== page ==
One day, he got a letter in the mail. It was a good thing that none of the Monroes were home. Otherwise, Pete and Toby would have folded it into a paper airplane and flown it over his head while he yipped and chased after it. This time, he ran quickly to read it under Pete's bed, and what a lucky thing he did because it was a letter that would change his life forever!
Dear Resident, it began promisingly, You, too, could be a dog wizard! Take this simple test to find out!
1. Do you live with cruel relatives who make you sleep in a dark and scary place?
Howie looked around at the cobwebs and dust bunnies. Check!
2. Do you have an unusual physical characteristic that has great significance that won't be revealed to you until an important point in the story?
Howie thought of the bursitis in his back left leg. Check!
3. Do you have a spirit of adventure, a sharp mind, and ten bucks to return with the enclosed application to the Dogwiz Academy for Canine Conjurers?
Howie glanced at the crumpled ten-dollar bill lying under a heap of Pete's smelly, dirty socks. Check!
Yes! He was going to the Dogwiz Academy for Canine Conjurers! He, Howie Monroe, cute, adorable, but pitiful enough to make the reader feel sorry for him, was going to find out how special he really was!
He might even get to eat Kibbles and Bits!
Text copyright © 2002 by James Howe
Illustrations copyright © by Brett Helquist
Reading Group Guide
About the Book
“ . . . Hilarious and poignant . . . An upbeat and reassuring novel that encourages preteens and teens to celebrate their individuality.” —Publishers Weekly
« “Howe tells the truth about the pain and anger caused by jeers and name-calling in a fast, funny, tender story that will touch readers.” —Booklist, starred review
Bobby, Skeezie, Addie, and Joe are “the misfits.” Bobby is fat. Skeezie dresses like it’s 1957. Addie is tall, brainy, and outspoken. And Joe is gay. They’re used to being called names, but they know they’re better than the names they’re called.
Besides, they’ve always had each other when times got tough. And surviving seventh grade looks like it’s not going to be easy. Starting with Addie’s refusal to say the Pledge of Allegiance and her insistence on creating a new political party to run for student council, the Gang of Five, as the four friends call themselves, is in for the year of their lives. It’s a year in which they learn about politics and popularity, love and loss, and what it means to be a misfit. After years of insults, the Gang of Five is determined to stop name-calling at their school. Finally, they are going to stand up and be seen—not as the one-word jokes their classmates have tried to reduce them to, but as the full, complicated human beings they are just beginning to discover they truly are.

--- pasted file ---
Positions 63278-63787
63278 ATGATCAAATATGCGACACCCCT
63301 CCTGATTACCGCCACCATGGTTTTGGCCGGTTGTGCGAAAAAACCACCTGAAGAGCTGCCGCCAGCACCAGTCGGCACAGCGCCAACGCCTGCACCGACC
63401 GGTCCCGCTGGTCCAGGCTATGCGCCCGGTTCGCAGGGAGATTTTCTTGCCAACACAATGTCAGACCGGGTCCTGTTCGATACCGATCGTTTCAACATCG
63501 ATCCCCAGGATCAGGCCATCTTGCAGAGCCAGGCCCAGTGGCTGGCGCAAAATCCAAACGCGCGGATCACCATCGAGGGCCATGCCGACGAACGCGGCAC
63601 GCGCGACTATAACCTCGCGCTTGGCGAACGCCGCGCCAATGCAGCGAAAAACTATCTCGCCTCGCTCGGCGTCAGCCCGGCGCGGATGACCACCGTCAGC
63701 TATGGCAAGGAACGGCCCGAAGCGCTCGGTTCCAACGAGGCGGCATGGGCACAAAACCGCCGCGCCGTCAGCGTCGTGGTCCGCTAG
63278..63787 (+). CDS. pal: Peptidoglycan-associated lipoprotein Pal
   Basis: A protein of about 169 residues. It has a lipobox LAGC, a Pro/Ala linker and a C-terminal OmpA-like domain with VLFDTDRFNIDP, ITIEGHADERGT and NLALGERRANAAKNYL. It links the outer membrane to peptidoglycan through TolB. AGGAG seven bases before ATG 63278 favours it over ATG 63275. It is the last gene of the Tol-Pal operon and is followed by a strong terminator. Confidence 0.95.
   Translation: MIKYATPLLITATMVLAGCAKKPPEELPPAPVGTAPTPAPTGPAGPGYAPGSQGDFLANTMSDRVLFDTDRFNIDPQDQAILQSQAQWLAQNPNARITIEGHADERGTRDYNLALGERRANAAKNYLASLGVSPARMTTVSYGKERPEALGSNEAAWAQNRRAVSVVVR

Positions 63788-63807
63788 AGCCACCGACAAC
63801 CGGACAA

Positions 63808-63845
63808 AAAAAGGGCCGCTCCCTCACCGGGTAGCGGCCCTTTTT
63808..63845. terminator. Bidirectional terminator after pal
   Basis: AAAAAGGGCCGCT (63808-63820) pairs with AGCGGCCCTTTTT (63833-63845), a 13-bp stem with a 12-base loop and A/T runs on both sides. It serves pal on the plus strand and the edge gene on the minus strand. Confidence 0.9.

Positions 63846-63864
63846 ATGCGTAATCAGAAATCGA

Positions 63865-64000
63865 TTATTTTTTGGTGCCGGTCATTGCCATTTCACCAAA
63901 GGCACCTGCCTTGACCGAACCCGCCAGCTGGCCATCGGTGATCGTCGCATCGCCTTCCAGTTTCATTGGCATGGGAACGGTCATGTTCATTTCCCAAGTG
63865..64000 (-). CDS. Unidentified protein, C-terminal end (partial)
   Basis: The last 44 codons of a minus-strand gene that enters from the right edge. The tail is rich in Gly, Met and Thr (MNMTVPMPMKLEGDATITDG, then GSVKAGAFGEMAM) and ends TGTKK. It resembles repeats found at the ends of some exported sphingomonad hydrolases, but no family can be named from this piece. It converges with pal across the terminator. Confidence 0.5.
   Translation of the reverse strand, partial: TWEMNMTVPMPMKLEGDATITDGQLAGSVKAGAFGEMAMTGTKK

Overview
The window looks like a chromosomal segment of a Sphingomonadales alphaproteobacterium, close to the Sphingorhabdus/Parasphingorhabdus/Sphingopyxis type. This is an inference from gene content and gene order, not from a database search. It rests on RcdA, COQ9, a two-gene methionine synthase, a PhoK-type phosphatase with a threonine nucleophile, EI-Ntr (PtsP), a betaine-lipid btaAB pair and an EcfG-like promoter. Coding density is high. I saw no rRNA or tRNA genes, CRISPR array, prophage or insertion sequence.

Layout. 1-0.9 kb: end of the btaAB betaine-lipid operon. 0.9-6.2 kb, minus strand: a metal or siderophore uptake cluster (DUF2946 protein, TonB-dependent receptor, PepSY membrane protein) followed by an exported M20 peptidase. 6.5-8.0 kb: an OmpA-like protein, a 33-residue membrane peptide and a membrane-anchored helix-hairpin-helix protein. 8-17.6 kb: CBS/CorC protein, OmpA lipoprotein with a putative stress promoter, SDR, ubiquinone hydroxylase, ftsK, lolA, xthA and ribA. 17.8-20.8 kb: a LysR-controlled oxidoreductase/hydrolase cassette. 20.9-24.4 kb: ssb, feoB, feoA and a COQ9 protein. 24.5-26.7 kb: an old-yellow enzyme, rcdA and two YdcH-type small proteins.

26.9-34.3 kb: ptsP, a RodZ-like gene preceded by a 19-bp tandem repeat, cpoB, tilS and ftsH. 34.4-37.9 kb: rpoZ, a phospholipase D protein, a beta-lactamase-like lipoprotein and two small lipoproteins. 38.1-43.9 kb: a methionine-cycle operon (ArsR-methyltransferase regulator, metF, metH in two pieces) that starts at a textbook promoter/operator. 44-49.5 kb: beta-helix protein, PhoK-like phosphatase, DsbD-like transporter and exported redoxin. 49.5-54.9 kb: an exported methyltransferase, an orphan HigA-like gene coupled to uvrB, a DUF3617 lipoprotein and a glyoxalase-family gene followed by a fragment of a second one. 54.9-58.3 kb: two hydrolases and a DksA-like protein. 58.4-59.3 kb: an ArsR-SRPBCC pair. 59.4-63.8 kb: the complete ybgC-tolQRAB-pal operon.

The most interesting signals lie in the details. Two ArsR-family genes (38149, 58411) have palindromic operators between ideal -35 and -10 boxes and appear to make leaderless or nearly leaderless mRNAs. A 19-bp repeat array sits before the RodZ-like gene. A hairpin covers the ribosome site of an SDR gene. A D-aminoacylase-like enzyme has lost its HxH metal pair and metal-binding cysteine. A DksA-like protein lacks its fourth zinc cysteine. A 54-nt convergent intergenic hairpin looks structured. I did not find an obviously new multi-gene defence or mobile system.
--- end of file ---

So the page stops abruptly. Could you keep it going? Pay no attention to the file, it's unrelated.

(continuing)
• Why do you think the author chose the character of Bobby Goodspeed to tell the story of The Misfits? Could you see another character narrating the novel instead? How would the novel be different with another narrator? How is Bobby wise beyond his years?
• The Misfits is a uniquely written novel. Part of the story is written in prose and part of it is in a play format. Do you like this style of writing? Did it help you to learn more about the characters as you were reading?
• Celebrating one’s individuality is a strong theme throughout The Misfits. Which characters “celebrate their individuality” more than others?
• We don’t learn that Bobby’s mother has died until halfway through the novel. Does learning this important fact about Bobby’s life enable us to understand him better? Why do you think the author chose to withhold this information about Bobby until halfway through the story?
• Other characters in The Misfits have also endured a loss. These losses have shaped their personalities and have affected each of them differently. Discuss how this is so. Is there a “right” way to deal with loss?
• How do you feel about the character of Addie? Do you find her frustrating, or refreshingly honest? Would you be friends with Addie if you had the opportunity? Can you sympathize with Ms. Wyman regarding her feelings toward Addie? Do you think that Ms. Wyman was once a little like Addie when she was younger? And how is Addie ultimately like Ms. Wyman?
• Bobby, Skeezie, Addie, and Joe rebel against name-calling and base the platform for their new political party on banishing name-calling. However, they are guilty of calling people names themselves. Cite examples throughout the book where they fall into this trap. Do you think they realize that they are name-callers? Is name-calling a natural part of who we are or is it learned? Can name-calling ever be a positive thing?
• Examine and discuss the following pairings: Bobby and Mr. Kellerman, Addie and Ms. Wyman, Joe and Colin. How does each relationship demonstrate how people who seem outwardly very different can actually be very much alike?
• The role of family is significant in the development of each character in The Misfits. Talk about each character’s connection with his or her family. How do the families help to define each character?